The Black Album Turns 10
How big of a deal was Jay-Z in 2003? Big enough that when he announced The Black Album would be his last, he rightfully drew comparisons to Michael Jordan, Jim Brown, and Barry Sanders, legendary athletes who stepped away from the game at the peak of their powers. Big enough that everyone from the hip-hop press to the old-guard rock critics to the burgeoning internet music media treated Shawn Carter’s alleged rap retirement as a capital-e Event. Big enough that his farewell concert at Madison Square Garden — the one documented in the movie Fade To Black – was such a hot ticket that even Kanye couldn’t get on the list. Big enough that Jay could release a record called The Black Album, cribbing the name from Metallica’s 16x platinum 1991 blockbuster, and it didn’t even seem that audacious. He was, to quote AllMusic‘s review, “going out in top form… the best rapper and the most popular.”
Of course, he didn’t really retire from rap, but we’ll get to all that in a minute. For now, let’s appreciate The Black Album, released 10 years ago today, for what it is: Jay-Z’s last truly great record. And wow, this thing is seriously great. Reviewers have always tended to rank The Black Album behind Reasonable Doubt and The Blueprint in Jay’s discography, and Tom counted Vol 3… Life & Times Of S. Carter above it last year, but that just goes to show how many classics dude racked up in the eight-year stretch that comprises his career’s first arc. We can split hairs about how his LPs stack up against each other, but it’s hard to imagine Jay coming up with a better victory lap than The Black Album.
This thing boasts two undeniable instant classics in Rick Rubin’s concrete-shattering “99 Problems” and Timbaland’s smooth-yet-jittery “Dirt Off Your Shoulders,” and you could make a strong case for the non-single “Public Service Announcement,” that rapturous Just Blaze blowout, as a third. Production-wise, in addition to those hits, Jay famously recruited an all-star team ranging from 9th Wonder to the Neptunes to the young Roc-A-Fella signee Kanye West (also: Eminem), and they all presented their finest wares to the king. (To be fair, the Neptunes’ “Change Clothes” bricked as a lead single, but it’s classic Pharrell lite-funk as far as I’m concerned.) The spoken word samples seem a bit obvious in retrospect — Jay’s mother recounting his childhood on “December 4th,” the Gladiator monologue on “What More Can I Say” — but that’s partially because they’ve become as canonical as the orchestral swell on “A Day In The Life” or the cash register on “Money.” They’re crucial ingredients on a crucial LP.
As for Jay himself, he’s never swaggered like this before or since. He raps with the utter confidence of a man who knows he’s on top, a rapper who understands that he’s actually leaving his audience wanting more. As usual, he’s incredibly dexterous, charismatic, and clever, knowing exactly when to take a breath and when to pummel the listener with syllables. Nobody can glide so easily between cadences and across production styles. He presents himself as believably complex too, able to lecture with moral authority about police persecution even as he confesses that he gave up his aspiration to be a so-called conscious rapper in pursuit of the almighty dollar. (Note to Jay: Please never rap like Common.) The list of shout-outs at the end of “My 1st Song,” concluding with Biggie Smalls, casually but purposefully reminds us of his roots among legends. And the mythmaking, always a favorite topic of Jay’s, is off the charts, presenting his life as a cinematic epic and basically pulling it off. He fixates on his impending retirement throughout, especially at the beginning. On “December 4th”: “If you can’t respect that, your whole perspective is wack/ Maybe you’ll love me when I fade to black.” On “What More Can I Say”: “I’m supposed to be #1 on everybody’s list/ We’ll see what happens when I no longer exist.” Then comes a song called “Encore” and another called “Change Clothes.” The album is very much designed as a goodbye, and if he really had retired from rap after this, we’d be missing him dearly.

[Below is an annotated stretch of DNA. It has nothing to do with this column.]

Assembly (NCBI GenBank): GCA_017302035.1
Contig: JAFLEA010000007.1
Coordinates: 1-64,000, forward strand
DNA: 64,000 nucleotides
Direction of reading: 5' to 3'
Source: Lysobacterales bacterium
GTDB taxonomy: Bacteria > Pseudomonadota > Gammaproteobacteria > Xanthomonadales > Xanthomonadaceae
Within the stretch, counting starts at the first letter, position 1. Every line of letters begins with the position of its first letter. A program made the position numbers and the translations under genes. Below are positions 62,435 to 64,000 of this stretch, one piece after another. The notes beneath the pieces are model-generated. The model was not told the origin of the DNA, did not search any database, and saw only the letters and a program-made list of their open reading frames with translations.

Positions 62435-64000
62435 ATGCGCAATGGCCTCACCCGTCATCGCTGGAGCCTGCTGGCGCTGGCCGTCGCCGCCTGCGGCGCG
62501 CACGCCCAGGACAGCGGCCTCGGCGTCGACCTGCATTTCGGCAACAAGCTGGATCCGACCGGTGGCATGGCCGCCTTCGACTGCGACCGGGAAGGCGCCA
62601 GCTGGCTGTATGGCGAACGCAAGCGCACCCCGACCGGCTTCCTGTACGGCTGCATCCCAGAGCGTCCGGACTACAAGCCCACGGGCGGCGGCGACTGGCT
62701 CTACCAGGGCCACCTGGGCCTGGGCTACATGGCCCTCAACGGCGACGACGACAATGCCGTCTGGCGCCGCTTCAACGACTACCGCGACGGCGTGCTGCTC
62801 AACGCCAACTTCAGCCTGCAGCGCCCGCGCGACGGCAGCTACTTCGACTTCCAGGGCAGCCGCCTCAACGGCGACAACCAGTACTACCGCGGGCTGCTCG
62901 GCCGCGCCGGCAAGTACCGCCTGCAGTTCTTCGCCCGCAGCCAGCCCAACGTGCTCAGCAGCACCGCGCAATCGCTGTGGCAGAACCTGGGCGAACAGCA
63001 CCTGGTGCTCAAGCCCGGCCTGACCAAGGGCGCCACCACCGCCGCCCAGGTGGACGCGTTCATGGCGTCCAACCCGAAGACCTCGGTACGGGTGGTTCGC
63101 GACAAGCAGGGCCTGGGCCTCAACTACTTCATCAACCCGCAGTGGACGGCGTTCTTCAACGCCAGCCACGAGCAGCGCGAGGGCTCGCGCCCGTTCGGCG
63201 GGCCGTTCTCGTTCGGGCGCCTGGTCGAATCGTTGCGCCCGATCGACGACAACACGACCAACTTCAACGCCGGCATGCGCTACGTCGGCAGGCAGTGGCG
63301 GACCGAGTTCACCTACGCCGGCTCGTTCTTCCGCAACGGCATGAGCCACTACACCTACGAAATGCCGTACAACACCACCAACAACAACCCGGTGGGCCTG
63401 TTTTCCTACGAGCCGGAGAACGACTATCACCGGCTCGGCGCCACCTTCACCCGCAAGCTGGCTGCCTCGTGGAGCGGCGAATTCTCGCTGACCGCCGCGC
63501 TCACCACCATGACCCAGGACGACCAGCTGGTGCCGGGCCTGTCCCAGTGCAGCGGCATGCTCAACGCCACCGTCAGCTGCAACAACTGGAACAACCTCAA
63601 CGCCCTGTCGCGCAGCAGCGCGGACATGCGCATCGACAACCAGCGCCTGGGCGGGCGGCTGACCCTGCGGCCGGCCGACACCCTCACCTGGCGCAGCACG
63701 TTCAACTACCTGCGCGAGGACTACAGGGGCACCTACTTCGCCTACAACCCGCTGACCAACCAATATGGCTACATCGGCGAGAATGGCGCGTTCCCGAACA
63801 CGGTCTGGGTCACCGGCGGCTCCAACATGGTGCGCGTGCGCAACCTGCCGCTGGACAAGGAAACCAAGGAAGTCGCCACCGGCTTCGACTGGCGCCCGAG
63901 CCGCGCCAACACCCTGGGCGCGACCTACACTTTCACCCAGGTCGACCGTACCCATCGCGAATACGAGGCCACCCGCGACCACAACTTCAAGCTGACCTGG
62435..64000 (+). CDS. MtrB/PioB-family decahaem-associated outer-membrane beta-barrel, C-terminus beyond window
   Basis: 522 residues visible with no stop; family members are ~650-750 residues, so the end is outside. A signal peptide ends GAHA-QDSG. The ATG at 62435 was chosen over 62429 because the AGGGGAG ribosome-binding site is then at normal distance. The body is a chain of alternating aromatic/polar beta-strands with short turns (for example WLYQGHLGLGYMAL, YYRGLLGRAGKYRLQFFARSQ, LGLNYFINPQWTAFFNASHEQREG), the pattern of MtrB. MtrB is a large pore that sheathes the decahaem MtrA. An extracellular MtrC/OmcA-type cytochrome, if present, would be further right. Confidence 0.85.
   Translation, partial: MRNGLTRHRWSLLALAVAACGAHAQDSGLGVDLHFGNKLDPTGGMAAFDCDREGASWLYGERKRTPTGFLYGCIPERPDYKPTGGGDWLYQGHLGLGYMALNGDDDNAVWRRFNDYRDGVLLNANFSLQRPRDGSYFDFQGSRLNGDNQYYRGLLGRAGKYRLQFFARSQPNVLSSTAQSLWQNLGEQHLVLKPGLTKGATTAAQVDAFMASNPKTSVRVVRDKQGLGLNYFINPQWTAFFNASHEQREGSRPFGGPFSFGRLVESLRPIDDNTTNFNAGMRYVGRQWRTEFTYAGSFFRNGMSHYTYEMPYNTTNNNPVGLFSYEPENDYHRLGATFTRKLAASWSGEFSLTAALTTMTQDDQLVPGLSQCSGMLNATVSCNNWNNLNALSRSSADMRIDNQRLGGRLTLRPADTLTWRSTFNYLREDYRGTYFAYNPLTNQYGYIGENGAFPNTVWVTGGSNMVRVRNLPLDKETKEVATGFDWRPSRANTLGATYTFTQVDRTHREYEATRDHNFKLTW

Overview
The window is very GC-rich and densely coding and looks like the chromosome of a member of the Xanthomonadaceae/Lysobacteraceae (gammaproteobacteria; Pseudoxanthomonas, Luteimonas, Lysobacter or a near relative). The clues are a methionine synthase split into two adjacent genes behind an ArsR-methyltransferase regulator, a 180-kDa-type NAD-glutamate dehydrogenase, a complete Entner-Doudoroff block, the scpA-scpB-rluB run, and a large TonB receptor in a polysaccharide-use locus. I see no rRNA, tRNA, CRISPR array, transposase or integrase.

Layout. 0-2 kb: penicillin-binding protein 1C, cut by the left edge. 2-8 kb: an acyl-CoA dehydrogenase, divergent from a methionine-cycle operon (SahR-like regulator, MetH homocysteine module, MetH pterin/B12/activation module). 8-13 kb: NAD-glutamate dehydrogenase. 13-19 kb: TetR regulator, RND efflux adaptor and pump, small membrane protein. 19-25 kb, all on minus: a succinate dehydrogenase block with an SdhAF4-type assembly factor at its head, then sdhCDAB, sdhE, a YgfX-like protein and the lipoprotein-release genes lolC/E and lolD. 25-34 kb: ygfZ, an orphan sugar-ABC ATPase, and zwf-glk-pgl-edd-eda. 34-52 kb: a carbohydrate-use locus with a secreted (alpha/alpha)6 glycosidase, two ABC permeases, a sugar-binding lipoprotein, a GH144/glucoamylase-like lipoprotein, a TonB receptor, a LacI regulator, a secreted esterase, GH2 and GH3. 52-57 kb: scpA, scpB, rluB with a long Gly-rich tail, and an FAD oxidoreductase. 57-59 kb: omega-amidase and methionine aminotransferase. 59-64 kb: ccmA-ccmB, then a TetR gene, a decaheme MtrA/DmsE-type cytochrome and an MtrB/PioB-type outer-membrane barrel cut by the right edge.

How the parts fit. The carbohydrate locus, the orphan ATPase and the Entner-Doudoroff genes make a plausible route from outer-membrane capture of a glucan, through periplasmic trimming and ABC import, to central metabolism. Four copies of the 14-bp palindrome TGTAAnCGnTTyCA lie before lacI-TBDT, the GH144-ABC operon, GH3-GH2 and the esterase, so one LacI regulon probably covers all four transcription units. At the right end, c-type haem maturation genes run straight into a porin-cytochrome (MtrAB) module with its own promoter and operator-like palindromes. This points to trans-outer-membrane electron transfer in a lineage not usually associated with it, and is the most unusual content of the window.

But we all know what happened next: Jay never really went away. In fact, he became a more inescapable cultural force. He spit various guest verses for the next couple years, most famously his glorious “I’m not a businessman/ I’m a business, man!” tirade on Kanye’s “Diamonds From Sierra Leone (Remix).” Then he went back to releasing albums of his own with the notoriously rancid Kingdom Come in 2006. In hindsight, the break turned out to be incredibly savvy, Jay’s chance to change clothes and go, to smooth out his transition from the streets to the boardroom. Per Tom’s great Countdown of his discography, it made for a clean break from the “bloodthirsty crime lord” to the “wry and introspective elder statesman.” (Here’s something crazy to think about: As of this year, that “elder statesman” arc is just as long as the “bloodthirsty crime lord” arc.) The retirement and return was a brilliant move for Jay-Z™ the brand and a disaster for Jay-Z the rapper. And for that reason, The Black Album is a truly momentous album. It might not have marked the end of Jay’s rap career or even the end of Jay-Z the fountain of legendary hip-hop moments — “Empire State Of Mind,” Kanye’s “So Appalled” and the cataclysmic “Niggas In Paris” all happened post-retirement — but it was the end of Jay-Z’s run as rap’s MVP. And while that’s something to mourn, the music therein remains something to celebrate.
So let’s do that. What’s your favorite Black Album track? Where were you when you realized brushing your shoulders off was going to be “a thing” now? Were you there at MSG? Do you wish he would have stayed retired? Would you like to make the case that Watch The Throne was actually Jay’s last great album? Sound off in the comments.